The Yoga Sutra of Patanjali by Hartranft

Chip Hartranft. The Yoga-Sūtra of Patañjali: A New Translation with Commentary. Boston, Mass.: Shambhala, 2003. Paperback, xviii + 149 pages.

Over the years, the Yoga- Sūtrahas been translated numerous times. Often these renderings are little more than paraphrases by writers who do not know Sanskrit. Hartranft, who is the founder director of the Arlington Center in Arlington, Massachusetts, appears to have studied Sanskrit and to be aware of the scholarly literature on this text.

I must admit that when I picked up this nicely produced Shambhala book, I did so with my usual reticence when it comes to renderings of Patanjali’s work. I have simply seen too many nonsensical treatments masquerading as “translations” of this complex text to let my guard down easily.

However, I was happy to discover that Hartranft—although very much taking his own interpretative route—is a thoughtful translator. All translations are interpretations to one degree or another. As he points out, the two major approaches to translating a Sanskrit text like the Yoga- Sūtraare (1) to provide as much as possible a verbatim rendition, which often does not read very well in English and requires some philosophical understanding or (2) to make the translation true to the original intent but user friendly. He opted for the second approach, and considering the inherent limitations of this particular tactic he did a laudable job.

As someone who believes in a more literalist approach I am naturally critical of some of his choices in rendering difficult philosophical Sanskrit terms in English, but at the same time I think he succeeded in capturing the essential teachings of Patanjali correctly and in a far more accessible manner than a literalist rendering would allow. Also his commentary on the sūtras, which he rightly groups together into meaningful units, is excellent.

One of his more felicitous renderings is “patterning of consciousness” for the Sanskrit citta-vritti. This really captures well the fact that our mind is made up of so many habit “grooves” that have us go round and round in circles (which is the essential meaning of the term samsāra, or “world”). Hartranft’s interpretative conceptualizations and vocabulary are obviously informed by his study and practice of Buddhism, which he has sought to integrate with the Hindu yogic teachings—a commendable effort.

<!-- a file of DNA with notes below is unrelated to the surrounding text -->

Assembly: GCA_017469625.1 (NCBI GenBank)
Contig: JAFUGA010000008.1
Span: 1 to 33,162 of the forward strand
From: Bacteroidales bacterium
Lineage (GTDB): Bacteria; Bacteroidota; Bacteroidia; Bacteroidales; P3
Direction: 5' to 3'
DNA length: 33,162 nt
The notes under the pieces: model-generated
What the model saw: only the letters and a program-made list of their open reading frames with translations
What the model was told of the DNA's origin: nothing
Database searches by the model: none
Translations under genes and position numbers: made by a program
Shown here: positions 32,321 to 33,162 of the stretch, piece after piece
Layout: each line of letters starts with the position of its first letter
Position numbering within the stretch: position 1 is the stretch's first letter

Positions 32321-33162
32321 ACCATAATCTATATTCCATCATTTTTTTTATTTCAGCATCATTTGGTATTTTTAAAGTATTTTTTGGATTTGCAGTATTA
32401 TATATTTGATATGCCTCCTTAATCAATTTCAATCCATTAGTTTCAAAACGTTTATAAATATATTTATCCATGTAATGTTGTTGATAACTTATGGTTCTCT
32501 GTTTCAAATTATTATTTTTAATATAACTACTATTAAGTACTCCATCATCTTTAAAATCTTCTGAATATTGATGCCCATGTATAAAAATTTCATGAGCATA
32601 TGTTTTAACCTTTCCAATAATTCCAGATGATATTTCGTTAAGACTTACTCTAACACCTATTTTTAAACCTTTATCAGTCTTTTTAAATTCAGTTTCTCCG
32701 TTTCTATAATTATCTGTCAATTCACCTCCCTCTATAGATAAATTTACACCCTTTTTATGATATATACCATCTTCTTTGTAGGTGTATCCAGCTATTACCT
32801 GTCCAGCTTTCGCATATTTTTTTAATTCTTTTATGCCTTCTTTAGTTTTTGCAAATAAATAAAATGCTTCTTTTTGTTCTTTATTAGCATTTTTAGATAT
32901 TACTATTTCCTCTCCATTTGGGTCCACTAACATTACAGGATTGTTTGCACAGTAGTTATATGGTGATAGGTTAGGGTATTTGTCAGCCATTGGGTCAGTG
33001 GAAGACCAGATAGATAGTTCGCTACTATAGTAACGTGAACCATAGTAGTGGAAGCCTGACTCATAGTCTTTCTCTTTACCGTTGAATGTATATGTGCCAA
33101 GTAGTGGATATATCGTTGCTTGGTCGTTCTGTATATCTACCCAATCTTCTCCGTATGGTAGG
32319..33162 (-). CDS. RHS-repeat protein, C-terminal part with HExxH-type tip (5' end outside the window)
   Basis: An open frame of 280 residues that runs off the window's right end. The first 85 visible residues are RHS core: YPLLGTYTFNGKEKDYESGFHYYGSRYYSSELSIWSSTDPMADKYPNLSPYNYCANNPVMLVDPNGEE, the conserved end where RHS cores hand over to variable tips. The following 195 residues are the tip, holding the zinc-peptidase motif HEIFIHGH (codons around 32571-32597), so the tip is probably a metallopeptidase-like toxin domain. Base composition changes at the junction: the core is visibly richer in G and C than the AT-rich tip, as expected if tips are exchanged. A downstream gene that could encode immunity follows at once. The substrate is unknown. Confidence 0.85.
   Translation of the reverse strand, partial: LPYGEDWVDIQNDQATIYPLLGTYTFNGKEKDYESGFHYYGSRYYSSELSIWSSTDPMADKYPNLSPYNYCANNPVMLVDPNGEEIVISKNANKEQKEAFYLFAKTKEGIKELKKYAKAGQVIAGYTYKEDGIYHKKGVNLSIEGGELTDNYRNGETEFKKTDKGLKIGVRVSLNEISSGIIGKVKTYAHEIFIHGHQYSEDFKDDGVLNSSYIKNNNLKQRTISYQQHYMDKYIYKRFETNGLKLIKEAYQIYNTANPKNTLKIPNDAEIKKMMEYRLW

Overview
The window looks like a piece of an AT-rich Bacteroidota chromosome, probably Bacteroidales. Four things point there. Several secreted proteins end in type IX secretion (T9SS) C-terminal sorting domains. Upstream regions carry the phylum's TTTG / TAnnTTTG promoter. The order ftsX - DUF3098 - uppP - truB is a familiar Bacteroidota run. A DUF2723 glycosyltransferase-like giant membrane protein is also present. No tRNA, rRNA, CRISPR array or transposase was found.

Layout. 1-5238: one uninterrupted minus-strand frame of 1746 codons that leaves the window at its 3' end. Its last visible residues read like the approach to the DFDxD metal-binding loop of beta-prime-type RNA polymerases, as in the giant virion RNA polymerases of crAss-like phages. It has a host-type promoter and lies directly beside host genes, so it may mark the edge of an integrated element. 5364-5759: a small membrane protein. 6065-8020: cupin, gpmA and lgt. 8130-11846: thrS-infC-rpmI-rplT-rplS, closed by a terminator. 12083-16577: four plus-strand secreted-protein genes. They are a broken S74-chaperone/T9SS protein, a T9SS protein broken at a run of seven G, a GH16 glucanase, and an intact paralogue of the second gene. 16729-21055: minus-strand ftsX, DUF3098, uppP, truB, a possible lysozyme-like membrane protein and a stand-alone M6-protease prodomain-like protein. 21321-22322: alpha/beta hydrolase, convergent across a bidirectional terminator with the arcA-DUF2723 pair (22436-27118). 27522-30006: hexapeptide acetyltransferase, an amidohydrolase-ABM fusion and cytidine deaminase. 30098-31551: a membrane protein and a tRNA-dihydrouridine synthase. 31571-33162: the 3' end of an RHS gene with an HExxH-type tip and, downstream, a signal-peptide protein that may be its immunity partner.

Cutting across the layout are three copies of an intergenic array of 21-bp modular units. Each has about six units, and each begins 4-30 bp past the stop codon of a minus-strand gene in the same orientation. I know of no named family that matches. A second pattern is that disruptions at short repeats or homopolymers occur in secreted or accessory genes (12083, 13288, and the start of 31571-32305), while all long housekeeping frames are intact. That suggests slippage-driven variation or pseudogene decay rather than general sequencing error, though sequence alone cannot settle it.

I was especially curious to learn how he had tackled the concept of dharma- megha-samādhi, which is a tricky concept in Patanjali’s system. He found an elegant way of expressing this phrase in English, again clearly under the influence of Buddhism: “The cloud of irreducible experiential forms.” He understands dharma in the Buddhist sense as “the fleeting granular forms that combine to produce what seems like the smallest physical constituents . . . the briefest constituent phenomenon of consciousness that awareness can observe directly.” I favored a similar Mahāyāna interpretation in my own translation, because very clearly Patanjali’s work shows the influence of this branch of Buddhism, but I chose to leave the term untranslated. Hartranft was bolder than I and actually translated the concept in Buddhist terms, which do not violate Patanjali’s system of thought.

He often finds very plausible and simple illustrations for otherwise complicated technical points and covers in his commentary all the salient points one would want to see discussed in a treatment of Patanjali’s darshana. I can heartily recommend this book.

Copyright ©2006 by Georg Feuerstein. All rights reserved.
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